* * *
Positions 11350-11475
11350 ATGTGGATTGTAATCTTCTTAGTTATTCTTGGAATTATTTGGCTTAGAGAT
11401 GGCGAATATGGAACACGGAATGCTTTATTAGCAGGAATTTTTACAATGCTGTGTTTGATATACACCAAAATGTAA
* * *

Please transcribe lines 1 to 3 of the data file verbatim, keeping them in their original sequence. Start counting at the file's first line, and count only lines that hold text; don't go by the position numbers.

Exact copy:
Positions 11350-11475
11350 ATGTGGATTGTAATCTTCTTAGTTATTCTTGGAATTATTTGGCTTAGAGAT
11401 GGCGAATATGGAACACGGAATGCTTTATTAGCAGGAATTTTTACAATGCTGTGTTTGATATACACCAAAATGTAA